MARTIN LUTHER DESCRIBED SIN AS INCURVATUS IN SE—the self turned narcissism black hole2inward on itself, and for itself alone: “sin, so deeply curved in on itself … so wickedly, curvedly, and viciously seeks all things, even God, for its own sake” (Lectures on Romans). Narcissism, by any other name. The serpent told Adam and Eve they could be their own gods, making the rules by and for themselves, “like God, knowing good and evil” (Genesis 3:5). We are all self-absorbed “gods” of our own universes; spiritual black holes trying to draw all things to ourselves, and from which nothing escapes, especially not light.

narcissism isaiahIN HIS VISION OF HEAVEN, THE PROPHET ISAIAH EXPRESSED HIS COMPLICITY AND ENTRAPMENT in the overwhelming density and inescapability of self-absorption, narcissism, and sin: “I am ruined! For I am a man of unclean lips, and I live among a people of unclean lips, and my eyes have seen the King, the Lord Almighty” (Isaiah 6:5). He saw God, and then he saw himself for what he truly was. Then there was hope.

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About Michael W Nicholson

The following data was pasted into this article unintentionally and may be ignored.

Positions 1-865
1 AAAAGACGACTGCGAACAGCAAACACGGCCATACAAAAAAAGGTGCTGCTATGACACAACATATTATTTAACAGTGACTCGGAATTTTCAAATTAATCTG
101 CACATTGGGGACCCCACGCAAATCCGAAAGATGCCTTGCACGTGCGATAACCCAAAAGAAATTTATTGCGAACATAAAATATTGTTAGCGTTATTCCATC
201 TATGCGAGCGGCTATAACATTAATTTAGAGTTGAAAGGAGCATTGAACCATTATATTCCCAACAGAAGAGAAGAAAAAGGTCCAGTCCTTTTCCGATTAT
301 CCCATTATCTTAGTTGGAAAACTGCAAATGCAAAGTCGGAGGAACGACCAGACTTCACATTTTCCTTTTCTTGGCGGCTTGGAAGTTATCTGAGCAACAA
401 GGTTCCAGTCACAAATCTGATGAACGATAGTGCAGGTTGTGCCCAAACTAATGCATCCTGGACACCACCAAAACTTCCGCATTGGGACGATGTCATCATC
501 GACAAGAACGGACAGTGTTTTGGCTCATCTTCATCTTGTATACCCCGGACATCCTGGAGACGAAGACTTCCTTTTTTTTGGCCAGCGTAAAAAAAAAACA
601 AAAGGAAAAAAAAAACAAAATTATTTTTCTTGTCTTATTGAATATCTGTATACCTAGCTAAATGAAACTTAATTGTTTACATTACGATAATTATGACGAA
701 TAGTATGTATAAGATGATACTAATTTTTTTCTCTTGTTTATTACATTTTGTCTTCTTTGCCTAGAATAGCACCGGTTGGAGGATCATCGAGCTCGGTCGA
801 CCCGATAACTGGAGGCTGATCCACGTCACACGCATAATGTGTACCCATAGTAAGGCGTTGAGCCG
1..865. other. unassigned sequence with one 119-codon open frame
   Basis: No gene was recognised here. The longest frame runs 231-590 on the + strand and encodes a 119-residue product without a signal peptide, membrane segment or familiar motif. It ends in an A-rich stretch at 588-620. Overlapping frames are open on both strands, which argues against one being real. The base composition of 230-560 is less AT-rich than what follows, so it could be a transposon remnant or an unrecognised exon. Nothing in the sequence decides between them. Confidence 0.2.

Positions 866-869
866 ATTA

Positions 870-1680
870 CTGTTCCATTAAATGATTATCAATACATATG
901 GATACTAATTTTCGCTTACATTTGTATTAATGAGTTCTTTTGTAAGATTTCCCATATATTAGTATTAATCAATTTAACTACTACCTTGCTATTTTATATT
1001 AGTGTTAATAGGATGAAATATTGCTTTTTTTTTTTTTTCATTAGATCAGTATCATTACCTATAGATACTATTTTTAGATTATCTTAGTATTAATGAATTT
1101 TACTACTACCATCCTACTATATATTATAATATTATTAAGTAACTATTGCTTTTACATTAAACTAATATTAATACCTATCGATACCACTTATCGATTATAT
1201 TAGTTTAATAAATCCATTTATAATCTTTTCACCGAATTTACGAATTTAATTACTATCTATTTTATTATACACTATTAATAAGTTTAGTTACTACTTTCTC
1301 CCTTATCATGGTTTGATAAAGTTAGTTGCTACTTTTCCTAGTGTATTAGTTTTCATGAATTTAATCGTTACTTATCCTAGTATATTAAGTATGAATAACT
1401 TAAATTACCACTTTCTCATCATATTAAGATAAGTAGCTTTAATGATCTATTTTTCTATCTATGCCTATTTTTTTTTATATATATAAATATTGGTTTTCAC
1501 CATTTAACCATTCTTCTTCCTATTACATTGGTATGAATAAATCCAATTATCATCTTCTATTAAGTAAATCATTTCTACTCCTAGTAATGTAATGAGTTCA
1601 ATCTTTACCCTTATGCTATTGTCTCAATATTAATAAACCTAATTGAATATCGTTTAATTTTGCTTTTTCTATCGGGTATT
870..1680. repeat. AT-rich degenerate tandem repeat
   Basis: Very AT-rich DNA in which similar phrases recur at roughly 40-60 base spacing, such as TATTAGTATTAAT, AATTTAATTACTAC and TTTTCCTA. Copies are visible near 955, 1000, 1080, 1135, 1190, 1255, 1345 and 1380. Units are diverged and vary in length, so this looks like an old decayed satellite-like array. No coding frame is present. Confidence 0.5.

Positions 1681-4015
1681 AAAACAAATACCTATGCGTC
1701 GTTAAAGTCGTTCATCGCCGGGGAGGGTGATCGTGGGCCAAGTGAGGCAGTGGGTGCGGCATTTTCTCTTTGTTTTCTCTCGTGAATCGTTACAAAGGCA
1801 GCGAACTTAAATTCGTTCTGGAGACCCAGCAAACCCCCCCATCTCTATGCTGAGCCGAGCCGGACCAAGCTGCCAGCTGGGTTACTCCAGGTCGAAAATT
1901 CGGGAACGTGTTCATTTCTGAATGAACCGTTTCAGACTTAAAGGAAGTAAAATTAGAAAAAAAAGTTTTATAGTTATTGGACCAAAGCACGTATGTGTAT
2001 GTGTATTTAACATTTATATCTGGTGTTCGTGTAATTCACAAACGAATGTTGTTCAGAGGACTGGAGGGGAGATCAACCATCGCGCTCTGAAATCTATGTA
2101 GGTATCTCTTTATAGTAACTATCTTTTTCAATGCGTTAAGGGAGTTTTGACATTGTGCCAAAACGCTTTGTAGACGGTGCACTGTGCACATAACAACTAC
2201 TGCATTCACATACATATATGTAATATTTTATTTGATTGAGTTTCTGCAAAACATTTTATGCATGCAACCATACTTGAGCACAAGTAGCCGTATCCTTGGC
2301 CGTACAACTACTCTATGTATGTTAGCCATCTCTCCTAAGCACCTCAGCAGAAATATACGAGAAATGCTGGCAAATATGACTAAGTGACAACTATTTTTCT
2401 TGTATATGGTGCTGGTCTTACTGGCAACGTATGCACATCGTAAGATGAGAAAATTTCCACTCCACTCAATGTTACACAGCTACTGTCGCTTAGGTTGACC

I am a follower of Jesus Christ, a husband, father, and grandfather, a brother and a friend. My professional career has been in education. I taught Industrial Arts in Middle School for six years, four years as an adjunct professor in theology and philosophy, and fifteen years teaching classes in Old Testament, Apologetics, and Worldviews in a Christian High School. Like everyone else who breathes in American culture, I am infected with chronic postmodernity, but I am aware of this and regularly administer the treatment: Historic Christian Orthodoxy as contained in the Scriptures of the Old & New Testaments. I am fascinated by almost every subject imaginable, except economics. I have a Ph.D. in systematic theology from The Southern Baptist Theological Seminary. I believe in a God who wants to be found; who leaves signs and suggestions, trademarks, signatures, and signposts scattered throughout every aspect of our existence. And if we are truly looking, He will find us. God is the great Story-teller, and the story he is telling is the great drama of Reality, unfolding before us and of which we are all inescapably a part. And so I am collecting fragments, in Philosophy, in Science, and in Art and holding these fragments up to the light and turning them this way and that, and trying to see and say how the Story—the metanarrative, the Christian Worldview—is involved in, and makes sense of, every aspect of our being-in-the-world (to borrow a term from Heidegger and take it where perhaps he did not intend for it to go). And by doing this I hope I am helping to light the way Home; back to the sea, the ocean, the Ocean of Infinite Love. My blog covers a wide range of topics around this central theme that the transcendent realm surrounds and permeates our existence. I put up new posts periodically. I hope you enjoy them. I hope they help.